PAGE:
American Retires Its Last McDonnell Douglas MD-80s, the Onetime ‘Backbone’ of the Fleet

By Paul Riegler on 4 September 2019
  • Share

America Airlines, at one time the world’s largest operator of the McDonnell Douglas MD-80, retired its remaining 26 MD-80s on Wednesday.

The airline had previously announced plans to fully retire its McDonnell Douglas MD-80 fleet by the end of 2019, but accelerated the process.

The disappearance of the MD-80 from American’s fleet also means the end of the line for the airline’s logo and livery that was on its aircraft since 1968.   The logo was designed by Massimo Vignelli, one of the most influential designers of the twentieth century, who was also known for his New York City subway map and the iconic brown bag design still in use by Bloomingdale’s.

American Airlines MD-80s at the gate at DFW

American Airlines MD-80s at the gate at DFW

“The aircraft was the workhouse of our fleet throughout the 1980s and beyond,” the airline said in a memo to employees.

American was the first major U.S. airline to order the type. The first 20 to arrive at the airline replaced aging Boeing 727-100s. American eventually had over one third of the 1,191 MD-80s produced.

The Dallas-based airline had more than 400 MD-80s in its fleet at its peak. The first MD-80, which American branded the Super 80, was delivered in 1983, the last came in 1999.  In their final years at the airline, the remaining Mad Dogs, as they are affectionately known, were based in Dallas and flew short- to medium-haul routes that were part of the airline’s hub-and-spoke system.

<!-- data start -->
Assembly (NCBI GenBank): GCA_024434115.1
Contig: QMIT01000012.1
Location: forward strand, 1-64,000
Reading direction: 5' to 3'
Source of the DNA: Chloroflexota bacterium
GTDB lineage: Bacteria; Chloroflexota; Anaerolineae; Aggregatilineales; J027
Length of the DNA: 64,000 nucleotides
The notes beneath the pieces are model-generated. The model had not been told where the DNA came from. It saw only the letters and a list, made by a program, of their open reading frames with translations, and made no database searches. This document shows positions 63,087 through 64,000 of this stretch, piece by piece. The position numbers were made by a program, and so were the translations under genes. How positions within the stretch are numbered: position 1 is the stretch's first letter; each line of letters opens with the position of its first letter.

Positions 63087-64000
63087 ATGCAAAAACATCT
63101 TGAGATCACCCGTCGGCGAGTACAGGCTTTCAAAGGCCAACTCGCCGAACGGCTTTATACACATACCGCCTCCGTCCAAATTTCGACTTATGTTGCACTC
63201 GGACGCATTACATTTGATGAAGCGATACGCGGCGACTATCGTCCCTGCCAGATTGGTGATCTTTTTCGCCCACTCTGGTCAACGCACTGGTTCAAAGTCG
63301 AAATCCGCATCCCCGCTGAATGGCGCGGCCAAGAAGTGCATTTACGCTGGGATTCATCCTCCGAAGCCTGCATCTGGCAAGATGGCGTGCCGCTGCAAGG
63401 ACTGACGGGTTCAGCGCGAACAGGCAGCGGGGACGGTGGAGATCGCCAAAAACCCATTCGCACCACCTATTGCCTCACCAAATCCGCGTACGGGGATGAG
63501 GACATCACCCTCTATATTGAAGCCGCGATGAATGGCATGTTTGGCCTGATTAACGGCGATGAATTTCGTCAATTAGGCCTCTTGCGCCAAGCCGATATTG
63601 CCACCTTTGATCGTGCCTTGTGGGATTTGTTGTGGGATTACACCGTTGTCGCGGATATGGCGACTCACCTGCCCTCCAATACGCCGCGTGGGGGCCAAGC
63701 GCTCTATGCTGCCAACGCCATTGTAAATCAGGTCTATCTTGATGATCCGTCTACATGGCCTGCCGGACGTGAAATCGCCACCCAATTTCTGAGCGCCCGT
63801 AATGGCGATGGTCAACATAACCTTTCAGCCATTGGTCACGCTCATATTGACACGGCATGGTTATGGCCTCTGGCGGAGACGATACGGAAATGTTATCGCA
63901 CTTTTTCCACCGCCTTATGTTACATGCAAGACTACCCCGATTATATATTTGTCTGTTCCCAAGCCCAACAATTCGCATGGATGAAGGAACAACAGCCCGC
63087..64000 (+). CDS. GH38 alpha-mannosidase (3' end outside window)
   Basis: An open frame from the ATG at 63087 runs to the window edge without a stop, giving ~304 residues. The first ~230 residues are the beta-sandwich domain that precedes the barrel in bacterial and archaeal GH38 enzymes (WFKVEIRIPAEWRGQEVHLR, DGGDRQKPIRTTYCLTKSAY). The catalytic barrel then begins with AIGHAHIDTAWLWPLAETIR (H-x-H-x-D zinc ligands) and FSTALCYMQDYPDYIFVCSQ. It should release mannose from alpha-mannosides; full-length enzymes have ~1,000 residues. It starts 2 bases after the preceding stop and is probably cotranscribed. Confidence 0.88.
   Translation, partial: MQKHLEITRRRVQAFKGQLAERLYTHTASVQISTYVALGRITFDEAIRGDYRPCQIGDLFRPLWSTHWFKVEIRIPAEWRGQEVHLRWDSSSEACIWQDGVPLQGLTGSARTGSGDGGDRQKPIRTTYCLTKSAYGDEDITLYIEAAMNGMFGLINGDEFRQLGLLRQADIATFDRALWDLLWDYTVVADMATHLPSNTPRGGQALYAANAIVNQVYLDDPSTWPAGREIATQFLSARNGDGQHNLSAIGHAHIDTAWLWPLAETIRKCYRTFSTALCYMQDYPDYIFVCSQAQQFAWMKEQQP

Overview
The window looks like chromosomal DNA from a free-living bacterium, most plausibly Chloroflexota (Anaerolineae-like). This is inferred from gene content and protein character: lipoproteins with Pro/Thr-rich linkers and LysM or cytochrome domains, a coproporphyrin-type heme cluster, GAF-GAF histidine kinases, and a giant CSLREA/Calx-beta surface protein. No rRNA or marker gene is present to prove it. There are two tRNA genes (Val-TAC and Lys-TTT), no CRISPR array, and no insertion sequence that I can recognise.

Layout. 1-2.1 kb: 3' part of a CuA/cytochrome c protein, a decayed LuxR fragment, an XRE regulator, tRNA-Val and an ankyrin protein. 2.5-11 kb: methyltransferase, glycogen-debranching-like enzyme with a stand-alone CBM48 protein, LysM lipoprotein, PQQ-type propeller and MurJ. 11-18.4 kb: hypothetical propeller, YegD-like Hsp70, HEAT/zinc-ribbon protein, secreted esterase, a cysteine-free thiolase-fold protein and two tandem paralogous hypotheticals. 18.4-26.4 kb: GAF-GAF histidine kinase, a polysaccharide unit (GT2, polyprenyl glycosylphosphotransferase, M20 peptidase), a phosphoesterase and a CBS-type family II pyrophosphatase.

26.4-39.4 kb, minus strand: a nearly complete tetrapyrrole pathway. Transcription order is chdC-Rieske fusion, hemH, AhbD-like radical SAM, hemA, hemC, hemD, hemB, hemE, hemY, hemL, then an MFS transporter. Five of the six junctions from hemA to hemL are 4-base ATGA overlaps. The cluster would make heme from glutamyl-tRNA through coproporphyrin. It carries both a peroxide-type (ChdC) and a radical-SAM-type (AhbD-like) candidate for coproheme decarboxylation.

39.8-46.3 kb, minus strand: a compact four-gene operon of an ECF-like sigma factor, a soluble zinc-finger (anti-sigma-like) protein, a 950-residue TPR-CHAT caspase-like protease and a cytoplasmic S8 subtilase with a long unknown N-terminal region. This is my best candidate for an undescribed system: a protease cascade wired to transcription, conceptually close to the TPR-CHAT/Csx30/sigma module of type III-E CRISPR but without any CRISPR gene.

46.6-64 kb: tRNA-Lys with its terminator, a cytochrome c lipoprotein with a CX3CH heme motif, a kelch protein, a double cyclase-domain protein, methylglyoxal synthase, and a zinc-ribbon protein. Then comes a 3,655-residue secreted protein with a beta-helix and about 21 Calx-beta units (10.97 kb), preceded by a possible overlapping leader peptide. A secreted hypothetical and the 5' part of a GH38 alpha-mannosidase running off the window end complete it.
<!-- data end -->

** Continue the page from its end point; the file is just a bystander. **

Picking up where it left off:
In their final configuration, American’s Super 80s seated 16 passengers in the first-class cabin, 35 in Main Cabin Extra, the airline’s premium economy lite section, and 89 in coach. Seats in first class were 21” wide with a seat pitch that ranged from 38” to 40”. Seats in Main Cabin Extra and in coach were 17.8” in width and were in a 2-3 configuration. The seat pitch in the Main Cabin Extra section was 34” while it was 31” in coach.


American operated 23 “final flights,” mostly to Dallas/Fort Worth, before the remaining MD-80s would be ferried to Roswell International Air Center, a “boneyard” or storage facility for retired aircraft.

The final revenue flight was the aptly named Flight 80 from Dallas/Fort Worth International Airport to Chicago O’Hare International Airport. It departed Dallas at 9 a.m. local time and arrived in Chicago at 11:35 a.m. After a brief gate celebration, it, too, left for Roswell.

The airline held farewell gate celebrations for the Super 80 at two other airports, namely St. Louis Lambert International Airport, TWA’s former hub (TWA had 108 MD-80s in its fleet in its final year of existence), and Dallas/Fort Worth International Airport.

“They were the backbone of the airline,” said Captain Jay Kennedy, an AA pilot based at New York City’s LaGuardia Airport, in a video distributed by the airline. “Everything you did in the cockpit directly moved something on the aircraft,” in an allusion to today’s fly-by-wire cockpits.

Once a mainstay at the nation’s airports, the MD-80 is still one of the most recognizable aircraft in the world thanks to its T-tail and rear-mounted engines.

The MD-80 designation represents a series of twin-engine, short- to medium-range single-aisle jetliners that are a lengthened and updated version of the Douglas DC-9. Depending on the variant and configuration, it can seat between 130 and 172 passengers.

The aircraft entered commercial service on October 10, 1989 with launch customer Swissair.  The retirement of the American MD-80s leaves Delta Air Lines as the only U.S. airline with a significant fleet of the type.  Delta has 65 MD-88s as well as 32 MD-90s, a more fuel efficient version of the MD-80 with a longer fuselage.

(Photo: Accura Media Group)

Accura News

Read previous post:
Travel News Quiz: Test Your Knowledge of the Past Month’s Headlines

Are you fully up-to-date with your travel news from the past month? Take our travel news quiz and you could...